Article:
FEMA Administrator warns of dangerous flash flooding as Hurricane Sally moves inland

The Gulf Coast should be gearing up for dangerous flash floods brought on by Hurricane Sally, FEMA Administrator Pete Gaynor told "Bill Hemmer Reports" on Wednesday.

Gaynor said the storm is still ongoing but states like Alabama, Georgia and South Carolina should be prepared, warning inland residents to brace for flash flooding.

LIVE UPDATES: HURRICANE SALLY MENACES GULF COAST

"Water is going to be the issue," Gaynor said. "So whether you live on the coast or, more importantly, if you live inland, as Sally makes its way through Alabama, through Georgia, through South Carolina, it's going to be about flash flooding, inland flooding, water."

Gaynor urged residents to heed the directions of local and state emergency managers and warned those impacted by the storm to "stay out of the water" and keep themselves "out of trouble."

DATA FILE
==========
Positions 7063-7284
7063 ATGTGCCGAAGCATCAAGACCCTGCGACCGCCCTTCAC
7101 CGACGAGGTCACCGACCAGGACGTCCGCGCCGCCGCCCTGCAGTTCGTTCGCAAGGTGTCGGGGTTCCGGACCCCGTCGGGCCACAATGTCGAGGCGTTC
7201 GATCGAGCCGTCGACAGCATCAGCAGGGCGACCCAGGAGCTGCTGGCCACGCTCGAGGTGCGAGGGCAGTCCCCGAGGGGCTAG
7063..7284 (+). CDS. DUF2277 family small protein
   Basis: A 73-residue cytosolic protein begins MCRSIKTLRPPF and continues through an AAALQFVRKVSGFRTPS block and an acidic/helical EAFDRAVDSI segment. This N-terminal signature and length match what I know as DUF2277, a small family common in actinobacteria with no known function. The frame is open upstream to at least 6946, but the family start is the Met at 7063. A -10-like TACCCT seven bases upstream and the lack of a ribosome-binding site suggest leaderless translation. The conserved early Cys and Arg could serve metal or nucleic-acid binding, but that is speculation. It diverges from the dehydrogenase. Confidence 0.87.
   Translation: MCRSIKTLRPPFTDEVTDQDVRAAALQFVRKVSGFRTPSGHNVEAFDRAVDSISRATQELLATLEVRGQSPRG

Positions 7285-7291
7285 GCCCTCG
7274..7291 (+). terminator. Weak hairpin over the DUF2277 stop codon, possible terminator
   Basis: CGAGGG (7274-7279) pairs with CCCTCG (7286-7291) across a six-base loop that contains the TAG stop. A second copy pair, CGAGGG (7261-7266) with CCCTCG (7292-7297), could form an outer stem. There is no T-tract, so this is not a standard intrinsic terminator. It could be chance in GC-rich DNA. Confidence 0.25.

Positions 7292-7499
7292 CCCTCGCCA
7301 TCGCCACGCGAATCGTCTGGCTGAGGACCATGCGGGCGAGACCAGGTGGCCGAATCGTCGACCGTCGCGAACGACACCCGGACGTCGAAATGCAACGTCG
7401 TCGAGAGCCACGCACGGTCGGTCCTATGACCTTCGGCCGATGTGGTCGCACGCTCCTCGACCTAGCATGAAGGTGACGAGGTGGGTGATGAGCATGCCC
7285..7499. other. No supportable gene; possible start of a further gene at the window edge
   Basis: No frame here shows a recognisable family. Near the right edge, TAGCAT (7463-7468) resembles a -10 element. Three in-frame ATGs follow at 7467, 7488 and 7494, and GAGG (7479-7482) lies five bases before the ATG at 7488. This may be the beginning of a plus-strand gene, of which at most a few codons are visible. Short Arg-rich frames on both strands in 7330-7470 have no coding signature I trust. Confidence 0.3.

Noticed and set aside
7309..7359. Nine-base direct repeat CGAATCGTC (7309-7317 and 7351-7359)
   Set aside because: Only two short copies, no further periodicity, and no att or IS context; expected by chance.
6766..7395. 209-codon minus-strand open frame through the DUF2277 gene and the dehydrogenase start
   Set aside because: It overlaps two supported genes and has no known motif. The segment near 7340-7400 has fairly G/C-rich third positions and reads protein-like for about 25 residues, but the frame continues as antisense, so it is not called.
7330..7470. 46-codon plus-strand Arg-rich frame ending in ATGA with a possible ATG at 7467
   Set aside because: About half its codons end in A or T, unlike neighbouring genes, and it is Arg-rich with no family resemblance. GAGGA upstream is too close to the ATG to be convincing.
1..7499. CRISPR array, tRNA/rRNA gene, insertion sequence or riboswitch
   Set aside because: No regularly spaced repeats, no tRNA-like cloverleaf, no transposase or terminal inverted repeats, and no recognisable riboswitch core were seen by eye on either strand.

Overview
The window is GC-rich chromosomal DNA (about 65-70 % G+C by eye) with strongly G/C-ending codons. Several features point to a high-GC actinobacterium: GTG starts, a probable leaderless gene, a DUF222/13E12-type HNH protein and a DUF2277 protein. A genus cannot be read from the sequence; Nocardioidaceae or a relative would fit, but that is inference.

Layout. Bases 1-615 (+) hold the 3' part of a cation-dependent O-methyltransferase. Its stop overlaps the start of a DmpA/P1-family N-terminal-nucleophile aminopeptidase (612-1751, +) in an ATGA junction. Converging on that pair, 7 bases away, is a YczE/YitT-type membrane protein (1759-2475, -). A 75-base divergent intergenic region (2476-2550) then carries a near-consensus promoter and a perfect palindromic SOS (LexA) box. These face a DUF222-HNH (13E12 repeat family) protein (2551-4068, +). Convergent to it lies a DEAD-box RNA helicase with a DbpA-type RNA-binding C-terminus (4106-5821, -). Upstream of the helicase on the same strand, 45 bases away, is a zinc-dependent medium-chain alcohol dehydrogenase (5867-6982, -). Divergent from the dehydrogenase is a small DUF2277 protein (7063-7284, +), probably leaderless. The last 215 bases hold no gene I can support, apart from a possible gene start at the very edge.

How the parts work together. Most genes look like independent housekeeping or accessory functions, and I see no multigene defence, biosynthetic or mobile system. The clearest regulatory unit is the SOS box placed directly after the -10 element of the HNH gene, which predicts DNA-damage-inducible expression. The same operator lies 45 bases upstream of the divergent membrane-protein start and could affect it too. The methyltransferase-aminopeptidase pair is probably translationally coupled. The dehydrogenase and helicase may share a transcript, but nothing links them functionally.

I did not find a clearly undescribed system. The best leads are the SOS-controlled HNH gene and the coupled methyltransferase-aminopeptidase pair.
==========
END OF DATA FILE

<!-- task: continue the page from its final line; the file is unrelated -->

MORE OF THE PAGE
The National Hurricane Center warned of "Historic and catastrophic flooding," on Wednesday  after Sally roared ashore in Alabama, bringing torrential rain that threatens to spread further inland.

The cyclone has since weakened to tropical storm, but dangerous flooding is expected to continue, according to the U.S. National Hurricane Center (NHC) in Miami. Maximum sustained winds had dropped to around 70 mph by the afternoon, and the storm had moved to about 30 miles north-northwest of Pensacola, Fla., moving north-northeast at an agonizingly slow 5 mph.

"We have assets all through the South," Gaynor said. "Typically we don't put our resources in the path of a hurricane. We can move them where they need to be in hours…[but] plenty of resources in the region, from Florida to Louisiana. It is not an issue today with Sally."

Gaynor said he is focused on restoring power to the hundreds of thousands impacted, but warned residents against operating a generator indoors in the meantime.

CLICK HERE TO GET THE FOX NEWS APP

"Carbon monoxide will kill you," he said. "Stay off your roof. You will see a lot of these post-storm deaths and injuries because people get out there too soon, put themselves at risk.

"Again, heed the advice of your local emergency managers," Gaynor emphasized. "Stay safe until you get the all-clear."

Fox News’ Travis Fedschun, and Janice Dean contributed to this report.